By Zack Martin, Editor, Avisian Publications
Apple Inc. is taking facial recognition biometrics to the masses by including the technology in the latest version of iPhoto, the computer company’s photo management software. iPhoto is one of a suite of products in iLife, which includes movie, audio and Web design tools.
Apple sent me a copy of the software to and I gave it a spin to see how it worked.
It took about 15 minutes to install the software on my two-year-old MacBook. During this time it was also searching my photo library of more than 1,900 images to find faces, a process that took about 45 minutes.
After restarting, iPhoto offered to take me through a guided tour of the new features, including how to use the facial recognition. It’s pretty easy to use, you pull up a picture and hit the “name” button on the bottom of the screen. A box will surround the faces in the picture and enable you to click and key in a name.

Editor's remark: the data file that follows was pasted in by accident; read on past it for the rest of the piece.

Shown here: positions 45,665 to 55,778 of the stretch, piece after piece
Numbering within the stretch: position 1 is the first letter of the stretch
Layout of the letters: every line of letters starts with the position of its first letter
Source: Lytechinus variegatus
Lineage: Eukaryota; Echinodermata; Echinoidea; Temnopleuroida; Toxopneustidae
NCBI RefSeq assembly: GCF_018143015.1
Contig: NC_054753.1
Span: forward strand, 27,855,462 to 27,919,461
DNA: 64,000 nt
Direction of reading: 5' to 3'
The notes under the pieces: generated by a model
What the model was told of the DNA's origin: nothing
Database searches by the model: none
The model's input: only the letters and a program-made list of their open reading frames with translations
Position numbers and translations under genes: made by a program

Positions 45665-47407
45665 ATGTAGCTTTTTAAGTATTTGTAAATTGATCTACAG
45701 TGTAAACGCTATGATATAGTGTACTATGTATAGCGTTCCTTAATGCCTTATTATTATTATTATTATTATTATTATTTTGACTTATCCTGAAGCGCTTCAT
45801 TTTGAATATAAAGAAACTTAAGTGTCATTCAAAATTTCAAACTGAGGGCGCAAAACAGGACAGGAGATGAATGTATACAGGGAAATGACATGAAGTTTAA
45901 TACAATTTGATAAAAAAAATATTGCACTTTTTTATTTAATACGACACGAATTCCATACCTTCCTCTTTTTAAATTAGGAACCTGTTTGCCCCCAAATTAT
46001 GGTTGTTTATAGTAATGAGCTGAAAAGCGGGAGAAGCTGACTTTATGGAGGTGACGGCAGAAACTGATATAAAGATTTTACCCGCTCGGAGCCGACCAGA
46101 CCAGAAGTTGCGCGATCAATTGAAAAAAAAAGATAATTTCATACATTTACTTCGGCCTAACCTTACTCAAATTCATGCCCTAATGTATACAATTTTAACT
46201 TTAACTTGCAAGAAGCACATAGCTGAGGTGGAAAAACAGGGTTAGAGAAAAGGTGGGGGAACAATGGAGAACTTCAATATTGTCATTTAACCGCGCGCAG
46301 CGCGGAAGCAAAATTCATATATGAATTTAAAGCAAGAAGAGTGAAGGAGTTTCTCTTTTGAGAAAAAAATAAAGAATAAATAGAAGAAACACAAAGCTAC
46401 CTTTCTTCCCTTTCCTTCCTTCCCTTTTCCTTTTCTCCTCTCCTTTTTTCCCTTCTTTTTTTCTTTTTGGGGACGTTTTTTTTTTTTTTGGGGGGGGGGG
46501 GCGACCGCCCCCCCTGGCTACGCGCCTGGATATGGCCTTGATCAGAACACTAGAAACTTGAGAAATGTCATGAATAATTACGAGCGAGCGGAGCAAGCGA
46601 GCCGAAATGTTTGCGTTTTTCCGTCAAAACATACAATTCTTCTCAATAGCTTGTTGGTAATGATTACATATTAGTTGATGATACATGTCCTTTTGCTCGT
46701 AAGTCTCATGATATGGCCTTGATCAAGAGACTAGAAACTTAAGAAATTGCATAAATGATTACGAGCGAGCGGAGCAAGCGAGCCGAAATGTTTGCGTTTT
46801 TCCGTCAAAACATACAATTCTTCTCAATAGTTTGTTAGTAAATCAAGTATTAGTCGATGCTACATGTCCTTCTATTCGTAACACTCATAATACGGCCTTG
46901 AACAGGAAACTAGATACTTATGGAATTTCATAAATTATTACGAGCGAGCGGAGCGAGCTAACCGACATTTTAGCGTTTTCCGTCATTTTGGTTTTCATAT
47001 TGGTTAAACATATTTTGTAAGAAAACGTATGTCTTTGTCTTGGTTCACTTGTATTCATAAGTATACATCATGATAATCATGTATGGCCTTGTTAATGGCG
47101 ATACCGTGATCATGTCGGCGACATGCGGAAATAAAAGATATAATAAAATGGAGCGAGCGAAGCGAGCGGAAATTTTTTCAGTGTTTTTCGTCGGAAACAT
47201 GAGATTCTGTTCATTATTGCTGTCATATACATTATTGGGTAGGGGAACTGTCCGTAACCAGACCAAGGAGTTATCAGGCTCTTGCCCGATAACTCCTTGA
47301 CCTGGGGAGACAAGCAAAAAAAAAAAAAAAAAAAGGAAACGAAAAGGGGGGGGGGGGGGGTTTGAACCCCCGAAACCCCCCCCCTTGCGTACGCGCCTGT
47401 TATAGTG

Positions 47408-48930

After doing this for a few people it will start to recognize the faces of the people pictured in your photo library. From then on when you click on the photo a dialogue box will appear asking if the picture is someone you previously tagged. You can click on a check mark if the facial recognition has correctly identified the person or an “x” if it isn’t them.
Now you can search your library by individual. So if you’re looking for pictures of a specific person you can search by his or her name instead of trying to remember an event or specific date when you took the photo.
The ability of the software to recognize individuals at first wasn’t great, but wasn’t awful. For the most part it did a fine job and after tagging someone it would recognize that person in future photos. But then it would make a suggestion that would be a head scratcher, mixing up people with different hair color, ethnicity and face shape. What did make sense is it mixed up people with similar body types and facial hair.
Even with the minor confusion the facial recognition feature in iPhoto is a plus. Instead of having to page through photo after photo looking for a specific individual you can click on a person’s face and have every image of that person available. It’s not a killer application but it’s a nice feature and a great introduction to biometrics for a new segment of the population.